By 2008, the homeowners were ready to tackle the untouched middle section of the house. They wanted to blend the formal and informal spaces—including the living room, dining room, library, family room and kitchen—into a seamless and cohesive whole. McInturff and his team created a new foyer topped by a soaring skylight and removed the walls dividing the living spaces to create a sense of openness. Transitions between rooms are gracefully defined by wooden screens, which echo the motif established in the bedroom pavilion.

The homeowners turned to designer Guillaume de Decker of Roche Bobois to help them furnish the living room, library, family room and sunroom. de Decker proposed a comfortable yet elegant combination of low, unimposing pieces that would complement the modern architecture and create comfortable environments for entertaining.

In the family room, de Decker divided the space into “a TV zone and a zone turned to the outside where one could enjoy nature while having a cup of tea,” he says. “The harmony of colors ties the two sections together and makes them look like they belong with each other. The space is not overcrowded and still very inviting for larger crowds.”

It’s hard for McInturff to step away from this two-decade-long project and he leaves a part of himself in the home. “All the projects I do are modern or contemporary in spirit, but they are all very different because I work for different people and I feed off of what their lives are about,” he says. “A number of times I have worked with a client over many years and then the last thing you do is the final brush stroke.”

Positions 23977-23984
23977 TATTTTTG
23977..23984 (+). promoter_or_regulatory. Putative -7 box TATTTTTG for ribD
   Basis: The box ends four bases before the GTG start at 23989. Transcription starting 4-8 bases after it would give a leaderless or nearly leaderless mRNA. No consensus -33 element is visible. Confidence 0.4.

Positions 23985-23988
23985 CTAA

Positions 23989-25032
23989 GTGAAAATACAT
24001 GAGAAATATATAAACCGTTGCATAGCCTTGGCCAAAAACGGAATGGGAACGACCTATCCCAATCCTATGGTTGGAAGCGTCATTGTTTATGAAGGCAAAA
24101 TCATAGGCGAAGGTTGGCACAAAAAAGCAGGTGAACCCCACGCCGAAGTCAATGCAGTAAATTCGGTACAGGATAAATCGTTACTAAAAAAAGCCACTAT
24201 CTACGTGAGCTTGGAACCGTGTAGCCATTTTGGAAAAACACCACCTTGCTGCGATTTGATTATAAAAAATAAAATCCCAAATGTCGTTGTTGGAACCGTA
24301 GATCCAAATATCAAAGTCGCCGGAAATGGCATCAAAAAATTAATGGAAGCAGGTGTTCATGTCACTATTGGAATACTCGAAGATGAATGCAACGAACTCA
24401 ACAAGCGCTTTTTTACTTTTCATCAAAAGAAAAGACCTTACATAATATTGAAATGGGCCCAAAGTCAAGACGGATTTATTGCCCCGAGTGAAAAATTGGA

Freelance writer Cari Shane Parven, a regular contributor to The Huffington Post, is author of  Finding Friendship at Forty.

ARCHITECTURE: Mark McInturff, FAIA, McInturff Architects, Bethesda, Maryland. INTERIOR DESIGN: Guillaume de Decker, Roche Bobois, Washington, DC. RENOVATION CONTRACTOR: Ron Isinghood, Timber Ridge Builders. BEDROOM PAVILION, PROJECT ARCHITECT: David Mogensen, McInturff Architects.

*Out of the array of interior design magazines, Home and Design magazine stands out as a primary idea source for luxury home design and building/remodeling features. Wonderful visuals of custom homes and eco-friendly resources are combined with expert advice to provide a fundamental reference point for bringing amazing home interior design and remodeling projects to life.

You may also like:

Home Tech -- Gadgets Galore
The 2010 International Consumer Electronics Show in
Las Vegas unveiled a dizzying array of gizmos and gadgets exhibiting the latest in home technology
Bazaar--In Vogue
A spotlight on the industry's newest trends in furniture and accessories
Elements of Style
Designer David H. Mitchell masterfully combines art, antiques and modern pieces in media maven Gloria Dittus's Kalorama home
HOME&DESIGN, published bi-monthly by Homestyles Media Inc., is the premier magazine of architecture and fine interiors for the Washington, DC, Maryland and Virginia region.

The company also publishes an annual H&D Sourcebook of ideas and resources for homeowners and professionals alike. H&D Chesapeake Views is published bi-annually and showcases fine home design and luxury living in and around the Chesapeake Bay.

The H&D Portfolio of 100 Top Designers spotlights the superior work of selected architects, interior designers and landscape architects in major regions of the US.

Stay Connected with HOME & DESIGN Newsletter

Copyright © 2023 Home & Design. All rights reserved. | Back to top